Reporting Gigi Barnett
WESTMINSTER, Md. (WJZ) ―A food poisoning lawsuit has been filed against a well-known Westminster orchard. It comes on the heels of a major apple cider recall earlier this month.
Gigi Barnett has more about the lawsuit and why the farm says it’s just learning about it.
Earlier this month, Baugher’s Farm in Westminster recalled its unpasteurized apple cider. This after seven people drank it and became sick possibly with e-coli. Three of them were rushed to the hospital.
Now one of the victims has filed suit.
“Most people do not appreciate the severity of this kind of bacterial infection,” said Bruce Clark on the phone. “Even in a quote ‘mild case,’ it is exquisitely painful.”
Clark is a Seattle-based attorney who represents 21-year-old Nicholas Fickel.
Fickel visited Baugher’s Farm last month and sampled the unpasteurized apple cider. He also bought a gallon of it.
Four days later, Clark says Fickel’s doctors told him he was poisoned with e-coli.Clark filed the lawsuit yesterday, and Fickel is still reeling from the illness.
“I think he is wary now of probably consuming any unpasteurized juice,” Clark said. “Unfortunately, if you make, it is impossible to eliminate the risk.”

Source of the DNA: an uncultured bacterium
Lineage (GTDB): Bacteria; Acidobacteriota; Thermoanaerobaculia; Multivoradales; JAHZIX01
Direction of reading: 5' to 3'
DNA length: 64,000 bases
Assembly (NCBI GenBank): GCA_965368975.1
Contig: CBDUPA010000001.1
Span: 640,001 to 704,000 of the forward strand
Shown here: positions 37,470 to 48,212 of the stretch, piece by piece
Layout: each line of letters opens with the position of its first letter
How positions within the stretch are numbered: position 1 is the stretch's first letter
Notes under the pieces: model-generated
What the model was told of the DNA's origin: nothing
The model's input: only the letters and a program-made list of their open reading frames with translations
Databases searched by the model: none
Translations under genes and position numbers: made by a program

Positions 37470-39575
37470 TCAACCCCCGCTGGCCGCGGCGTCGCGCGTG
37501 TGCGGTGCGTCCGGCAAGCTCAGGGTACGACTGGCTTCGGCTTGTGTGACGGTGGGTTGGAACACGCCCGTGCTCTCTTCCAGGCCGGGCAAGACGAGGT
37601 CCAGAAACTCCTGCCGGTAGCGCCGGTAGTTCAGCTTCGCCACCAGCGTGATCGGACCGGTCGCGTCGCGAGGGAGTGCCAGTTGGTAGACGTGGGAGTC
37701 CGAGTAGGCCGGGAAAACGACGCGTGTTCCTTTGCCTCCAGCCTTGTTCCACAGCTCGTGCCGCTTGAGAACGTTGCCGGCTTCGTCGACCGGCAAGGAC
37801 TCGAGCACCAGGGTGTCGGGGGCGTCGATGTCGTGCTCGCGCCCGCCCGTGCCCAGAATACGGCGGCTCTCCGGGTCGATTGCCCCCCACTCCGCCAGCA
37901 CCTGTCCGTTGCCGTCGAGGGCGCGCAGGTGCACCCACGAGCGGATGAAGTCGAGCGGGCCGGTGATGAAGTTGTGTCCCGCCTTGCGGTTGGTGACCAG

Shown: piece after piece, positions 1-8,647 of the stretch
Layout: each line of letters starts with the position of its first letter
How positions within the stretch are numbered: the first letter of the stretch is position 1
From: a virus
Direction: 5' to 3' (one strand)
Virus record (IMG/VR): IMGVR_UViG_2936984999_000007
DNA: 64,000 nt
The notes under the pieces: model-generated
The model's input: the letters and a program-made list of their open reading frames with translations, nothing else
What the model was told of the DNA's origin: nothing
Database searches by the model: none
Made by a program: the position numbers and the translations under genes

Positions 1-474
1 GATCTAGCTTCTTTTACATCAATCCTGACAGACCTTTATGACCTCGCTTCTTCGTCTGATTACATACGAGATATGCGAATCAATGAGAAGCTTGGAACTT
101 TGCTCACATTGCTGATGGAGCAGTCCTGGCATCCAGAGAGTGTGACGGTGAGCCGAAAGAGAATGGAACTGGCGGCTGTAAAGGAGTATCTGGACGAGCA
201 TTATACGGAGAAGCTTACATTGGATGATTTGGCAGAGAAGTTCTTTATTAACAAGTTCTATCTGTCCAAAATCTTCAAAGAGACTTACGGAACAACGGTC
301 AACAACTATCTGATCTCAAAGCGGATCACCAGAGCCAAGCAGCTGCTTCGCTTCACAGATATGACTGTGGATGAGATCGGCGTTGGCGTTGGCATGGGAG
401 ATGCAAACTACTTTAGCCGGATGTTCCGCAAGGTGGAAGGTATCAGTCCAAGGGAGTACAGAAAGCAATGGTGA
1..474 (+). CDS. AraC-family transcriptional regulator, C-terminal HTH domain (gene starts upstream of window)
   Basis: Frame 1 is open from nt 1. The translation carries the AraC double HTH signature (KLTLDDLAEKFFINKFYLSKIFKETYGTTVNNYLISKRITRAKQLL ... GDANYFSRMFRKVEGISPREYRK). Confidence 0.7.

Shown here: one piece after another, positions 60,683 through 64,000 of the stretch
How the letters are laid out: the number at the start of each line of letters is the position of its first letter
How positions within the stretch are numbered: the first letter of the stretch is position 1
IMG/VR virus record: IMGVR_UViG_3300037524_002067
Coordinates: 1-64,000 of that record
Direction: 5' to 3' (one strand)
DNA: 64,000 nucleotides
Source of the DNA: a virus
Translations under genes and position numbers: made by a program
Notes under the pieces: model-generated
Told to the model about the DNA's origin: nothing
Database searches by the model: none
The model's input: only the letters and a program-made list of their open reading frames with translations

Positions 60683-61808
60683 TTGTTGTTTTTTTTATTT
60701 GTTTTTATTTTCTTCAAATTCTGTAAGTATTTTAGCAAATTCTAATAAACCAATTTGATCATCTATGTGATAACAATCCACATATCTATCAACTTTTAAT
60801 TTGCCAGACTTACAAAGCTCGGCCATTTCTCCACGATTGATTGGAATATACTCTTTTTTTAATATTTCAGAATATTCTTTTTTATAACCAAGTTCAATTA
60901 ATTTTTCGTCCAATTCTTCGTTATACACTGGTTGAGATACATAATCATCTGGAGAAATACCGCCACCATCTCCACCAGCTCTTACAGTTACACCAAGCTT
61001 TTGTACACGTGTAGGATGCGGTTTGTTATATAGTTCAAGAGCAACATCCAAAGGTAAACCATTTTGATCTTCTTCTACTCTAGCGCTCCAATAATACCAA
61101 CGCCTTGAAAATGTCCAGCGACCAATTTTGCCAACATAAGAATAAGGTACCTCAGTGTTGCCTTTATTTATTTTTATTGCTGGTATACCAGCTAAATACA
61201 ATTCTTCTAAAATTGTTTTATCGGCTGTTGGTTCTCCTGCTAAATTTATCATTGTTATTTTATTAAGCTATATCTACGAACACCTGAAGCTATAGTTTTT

“We haven’t been served with any paperwork,” said Cheryl Vural of Baugher’s Farm. “So there has been no communication at all.”
Vural runs the farm’s market. She says they’ve just learned about the lawsuit Thursday by reading and listening to media reports.
Health workers aren’t finished testing the left-over apple cider for e-coli.
“There has been no confirmation that there have been e-coli in this apple cider,” Vural said.
Until then, “there is really nothing to be done from our side,” Vural said.
Baugher’s apple cider recall still stands. The farm says any customer who may have bought it, should dump it out.
No other Baugher’s products were affected by the recall.